Federal Deposit Insurance Corporation

(redirected from Federal deposit)
Also found in: Dictionary, Thesaurus, Legal, Financial.
Related to Federal deposit: Federal Deposit Insurance Act

Federal Deposit Insurance Corporation

(FDIC), an independent U.S. federal executive agency designed to promote public confidence in banks and to provide insurance coverage for bank deposits up to $250,000. The corporation was established in 1933 to prevent a repetition of the losses incurred during the Great DepressionGreat Depression,
in U.S. history, the severe economic crisis generally considered to have been precipitated by the U.S. stock-market crash of 1929. Although it shared the basic characteristics of other such crises (see depression), the Great Depression was unprecedented in its
..... Click the link for more information.
 when bankrupt banks could not return the money deposited in them. It is managed by a five-member board of directors, appointed by the president with the consent of the U.S. Senate. The FDIC provides coverage for deposits in national banks, in state banks that are members of the Federal Reserve SystemFederal Reserve System,
central banking system of the United States. Established in 1913, it began to operate in Nov., 1914. Its setup, although somewhat altered since its establishment, particularly by the Banking Act of 1935, has remained substantially the same.
..... Click the link for more information.
, and in other qualified state banks. (Mutual fundsmutual fund,
in finance, investment company or trust that has a very fluid capital stock. It is unique in that at any time it can sell or redeem any of its outstanding shares at net asset value (i.e.
..... Click the link for more information.
 and other securitiessecurities,
in finance, instruments giving to their legal holders rights to money or other property. Securities include stocks, bonds, notes, mortgages, bills of lading, and bills of exchange. See speculation and stock exchange.
..... Click the link for more information.
 are not covered.) It may also make loans to insured banks in the interest of protecting the depositors. The corporation derives its income from assessments on insured banks and interest on government securities. Since 1989 the FDIC has supervised the Savings Association Insurance Fund, the agency that was created to provide coverage for savings and loan associationssavings and loan association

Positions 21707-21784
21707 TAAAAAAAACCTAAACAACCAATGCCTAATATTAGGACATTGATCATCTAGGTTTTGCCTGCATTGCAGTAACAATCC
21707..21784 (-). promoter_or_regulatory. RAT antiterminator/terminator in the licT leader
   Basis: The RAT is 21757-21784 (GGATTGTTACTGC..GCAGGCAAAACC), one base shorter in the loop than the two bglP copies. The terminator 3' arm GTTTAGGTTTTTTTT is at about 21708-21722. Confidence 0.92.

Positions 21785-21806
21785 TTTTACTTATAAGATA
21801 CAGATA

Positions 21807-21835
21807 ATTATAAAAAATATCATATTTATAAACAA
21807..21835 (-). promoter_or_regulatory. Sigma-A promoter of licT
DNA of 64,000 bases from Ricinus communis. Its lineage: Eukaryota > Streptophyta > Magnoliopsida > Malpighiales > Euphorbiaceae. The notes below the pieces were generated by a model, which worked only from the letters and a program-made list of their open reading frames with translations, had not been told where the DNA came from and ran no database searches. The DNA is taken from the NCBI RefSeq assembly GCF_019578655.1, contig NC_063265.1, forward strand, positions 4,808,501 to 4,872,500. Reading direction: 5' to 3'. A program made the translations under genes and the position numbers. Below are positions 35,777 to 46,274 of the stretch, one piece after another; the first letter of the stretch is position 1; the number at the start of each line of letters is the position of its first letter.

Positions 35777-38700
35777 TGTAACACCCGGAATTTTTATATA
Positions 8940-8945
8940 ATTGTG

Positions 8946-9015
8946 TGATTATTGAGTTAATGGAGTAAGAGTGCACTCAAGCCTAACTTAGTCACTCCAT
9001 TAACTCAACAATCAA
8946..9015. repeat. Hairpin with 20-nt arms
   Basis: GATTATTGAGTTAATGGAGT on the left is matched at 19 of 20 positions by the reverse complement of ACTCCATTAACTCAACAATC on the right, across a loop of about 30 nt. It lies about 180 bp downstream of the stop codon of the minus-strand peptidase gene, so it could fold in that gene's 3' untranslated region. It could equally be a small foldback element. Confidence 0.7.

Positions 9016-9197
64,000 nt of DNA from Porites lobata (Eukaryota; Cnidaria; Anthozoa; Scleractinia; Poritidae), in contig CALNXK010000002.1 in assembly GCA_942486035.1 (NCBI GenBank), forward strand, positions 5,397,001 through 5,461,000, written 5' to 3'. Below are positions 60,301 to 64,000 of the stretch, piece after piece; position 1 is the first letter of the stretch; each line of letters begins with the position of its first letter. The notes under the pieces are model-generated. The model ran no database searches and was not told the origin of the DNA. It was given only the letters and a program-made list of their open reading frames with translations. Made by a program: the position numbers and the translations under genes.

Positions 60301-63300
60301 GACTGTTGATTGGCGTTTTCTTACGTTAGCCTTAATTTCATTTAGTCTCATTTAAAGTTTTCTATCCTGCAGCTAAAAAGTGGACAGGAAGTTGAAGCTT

(S&L), type of financial institution that was originally created to accept savings from private investors and to provide home mortgage services for the public.

The first U.S. S&L was founded in 1831.
..... Click the link for more information.
 when the Federal Savings and Loan Insurance Corporation became insolvent. A sharp increase in bank failures in the late 1980s and early 1990s led to the insolvency (1991–92) of the FDIC as well, forcing it to seek government loans. The fund recovered by the mid-1990s, but the mortgage and financial crisis that began in 2007 again threatened the fund and led to significant FDIC takeovers of banks.
References in periodicals archive ?
Not only will you be entitled to more federal deposit insurance, you will create an efficient plan for transferring bank accounts to beneficiaries after your death.
FDR signed federal deposit insurance legislation after just three months in office, and the limit has been raised repeatedly since.
t-2] = the federal deposit insurance ceiling per account in year t - 2, in thousands of 1982 dollars.
Now that the biggest banking crisis since the Great Depression is over, the question in some people's minds is how to reform the system of federal deposit insurance that grew out of the first major banking debacle of this century and was a contributing cause of the second.
Ackerman's Washington office, said the act will amend both the Federal Deposit Insurance Act and the Federal Credit Union Act.
The general cost/benefit framework developed in public finance provides a useful tool for the analysis of deposit insurance, because it requires a detailed analysis of the somewhat forgotten side of the equation -- the costs associated with the federal deposit insurance system.
Federal Deposit Insurance Corporation has estimated that the failure would cost the agency's deposit insurance fund about USD85m.
The Federal Reserve Board and the Federal Deposit Insurance Corporation announced on February 25, 2005, the execution of a joint written agreement by and among the Federal Reserve Bank of New York and the Federal Deposit Insurance Corporation with David Bodner and Murray Huberfeld.
For example, under the Federal Deposit Insurance Corporation Improvement Act of 1991 (FDICIA), auditors are required to make workpapers available, upon request, to regulators for client banks with assets in excess of $500 million.

Full browser ?